Introduction: Using Instructables to Teach Writing
I am currently a middle school English teacher. But long before I began teaching English, I joined this fantastic Instructables community and remain a staunch member, supporter, and all-around fan. So when I saw in my writing curriculum a chapter on writing a how-to essay, I immediately thought, "Why not do this on Instructables?!?"
Kiteman has already provided an excellent Instructable on using the site generally at school. Here I will be a little more specific and give you my experience teaching a how-to essay to a middle school English class using Instructables. Obviously, this can work just as well with high school students! I will leave it up to you teachers of other subjects to think about ideas of integrating Instructables into your respective classes.
Oh, and pssst, in case you didn't know, teachers may qualify to receive a complimentary premium membership. Click here for more.
Let's get started!
All images in this Instructable are used with permission.
Teachers! Did you use this instructable in your classroom?
Add a Teacher Note to share how you incorporated it into your lesson.
Step 1: Get Parental Permission
First, it's a good idea to get permission from the parents of your students before you start. Some parents are more cautious than others when it comes to their children opening online accounts, so let's err on the safe side. I send a permission letter home to the parents, and in it, I give them two choices:
- Child has permission to open his or her own Instructables account with parental oversight. In the Instructables terms of service, a child aged 13 and above may open an Instructables account, but until they are of legal age (which varies by country), the parent must supervise and approve of the child's use of the account.
- Child does not have permission to open his or her own Instructables account and will instead use a class account, which is managed by me.
To be quite honest, I have so far had 100% approval from the parents, so I have never had to create a "class account". I did have one situation where the student never turned in the consent form; in that case, I simply had the student do the project in Microsoft Word as a traditional essay.
Step 2: Get the Students Set Up
I encourage my students to set up their online accounts using generally-accepted internet safety measures:
- username does not contain student's name
- username does not contain students' sex
- username does not contain students' age
I also require that the students give me their Instructables usernames and passwords. The reason is that not all of the students want to publish their Instructables; for some of them, the Instructable will only exist in draft form. By having my students' usernames and passwords, I can log into their accounts and review their drafts for grading. I tell them this at the beginning, so they are sure to choose a temporary password and not a favorite one that they use for other sites.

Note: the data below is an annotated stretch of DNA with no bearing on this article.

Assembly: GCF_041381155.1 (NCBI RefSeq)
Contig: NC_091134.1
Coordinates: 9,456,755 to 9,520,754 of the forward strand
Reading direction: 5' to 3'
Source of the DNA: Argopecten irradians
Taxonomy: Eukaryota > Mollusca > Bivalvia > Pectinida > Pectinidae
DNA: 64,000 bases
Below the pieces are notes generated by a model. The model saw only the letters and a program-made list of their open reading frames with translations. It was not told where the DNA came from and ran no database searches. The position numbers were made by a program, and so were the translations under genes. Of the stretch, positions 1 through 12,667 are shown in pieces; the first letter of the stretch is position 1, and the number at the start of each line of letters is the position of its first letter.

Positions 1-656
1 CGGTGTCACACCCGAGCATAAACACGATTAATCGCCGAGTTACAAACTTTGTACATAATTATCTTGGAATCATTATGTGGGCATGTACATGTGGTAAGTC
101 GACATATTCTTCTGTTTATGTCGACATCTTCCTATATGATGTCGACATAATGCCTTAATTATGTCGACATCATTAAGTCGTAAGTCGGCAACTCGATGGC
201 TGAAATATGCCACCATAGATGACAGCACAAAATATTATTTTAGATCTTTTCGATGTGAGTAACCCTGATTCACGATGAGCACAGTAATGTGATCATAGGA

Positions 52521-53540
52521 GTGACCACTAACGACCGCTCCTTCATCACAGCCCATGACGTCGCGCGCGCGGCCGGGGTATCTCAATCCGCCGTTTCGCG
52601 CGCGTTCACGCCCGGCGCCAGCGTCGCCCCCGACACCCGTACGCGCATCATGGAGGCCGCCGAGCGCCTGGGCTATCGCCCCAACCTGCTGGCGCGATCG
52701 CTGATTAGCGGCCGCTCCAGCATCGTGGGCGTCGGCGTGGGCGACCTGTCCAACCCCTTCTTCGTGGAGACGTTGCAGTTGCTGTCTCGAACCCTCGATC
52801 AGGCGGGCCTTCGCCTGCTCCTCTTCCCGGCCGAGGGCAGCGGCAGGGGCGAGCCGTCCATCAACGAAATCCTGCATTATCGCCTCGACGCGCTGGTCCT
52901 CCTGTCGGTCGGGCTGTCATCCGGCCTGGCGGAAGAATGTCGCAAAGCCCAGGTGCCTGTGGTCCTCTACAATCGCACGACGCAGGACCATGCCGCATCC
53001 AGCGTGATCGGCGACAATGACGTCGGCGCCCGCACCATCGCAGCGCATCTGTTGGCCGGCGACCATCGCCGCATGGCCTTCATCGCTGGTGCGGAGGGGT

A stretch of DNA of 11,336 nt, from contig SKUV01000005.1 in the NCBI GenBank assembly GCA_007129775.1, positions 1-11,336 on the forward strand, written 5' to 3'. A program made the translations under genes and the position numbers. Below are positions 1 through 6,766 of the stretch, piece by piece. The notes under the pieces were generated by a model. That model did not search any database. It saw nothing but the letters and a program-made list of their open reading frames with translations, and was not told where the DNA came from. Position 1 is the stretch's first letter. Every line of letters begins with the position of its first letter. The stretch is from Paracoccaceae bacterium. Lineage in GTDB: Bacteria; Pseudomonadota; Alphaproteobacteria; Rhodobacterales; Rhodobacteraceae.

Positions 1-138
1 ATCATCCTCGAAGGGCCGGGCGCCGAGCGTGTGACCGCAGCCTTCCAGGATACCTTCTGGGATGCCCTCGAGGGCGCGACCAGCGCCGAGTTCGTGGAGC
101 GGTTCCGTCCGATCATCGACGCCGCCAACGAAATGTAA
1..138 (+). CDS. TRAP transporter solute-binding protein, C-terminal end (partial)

Once the project is completed, I instruct the students to change their passwords to ones only they know.
Step 3: How-To on the How-To Essay
The requirements of this essay are taken from the Holt, Rinehart and Winston Elements of Language curriculum, although I think many English curricula include a how-to essay. In short, here are the basic requirements of the essay:
- Introduction clearly identifies the activity or process.
- Introduction gives the reader a reason to learn the activity or process.
- The steps show a logical progression of ideas.
- The steps all have adequate explanation and elaboration.
- All details are relevant to the instructions.
- The conclusion restates the reason for learning the process and ends with advice.
I add other requirements for grading, such as grammar and spelling, completeness of their project folders (which contain prewriting worksheets), and general effort.
The students complete a rough draft, revise the draft themselves using a worksheet as a guideline, and then produce a second draft. The second draft is peer-reviewed by classmates (they log in and then switch seats). The second draft is also teacher-reviewed by me. After the peer and teacher evaluations, the students complete their final drafts.
The draft Instructables are not published...yet. After the final draft, I find out which students want to publish, and for those students, I get out the fine-toothed comb and go beyond the basic project requirements in my feedback.
If you want to know more about any part of the process, just ask a question here or feel free to send me a message.
Step 4: A Few Samples!
We just finished this how-to module a couple of weeks ago. Here are two Instructables from the class that have recently been published. Both of these have also been featured!
And here are a few Instructables taken from my students' Draft folders. Grading has just finished, and so these have not been published yet. If they are, I will update the images below with a hyperlink.
|French Bread Pizza||Durian Shake||Arroz con Pollo||Cake Decorating|
Step 5: Bonus Incentives
I provide the following incentives for the students:
- If they publish an Instructable and it gets featured, I will give them 5 points of extra credit on whatever writing project we are currently working on (even after our how-to essay). If they win a prize in a contest, I will upgrade that extra credit to 10 points. This offer stands throughout the school year to encourage them to continue to pursue writing excellence!
- I also reward the top authors with an Instructables achievement patch for their profile pages. As long as I still have some myself, I also give featured authors an Instructables patch or sticker and a 3-month premium membership. (I get them every now and then from being featured and from contests and judging.)
This is one way you can use Instructables in the classroom. I look forward to hearing other ideas you might have!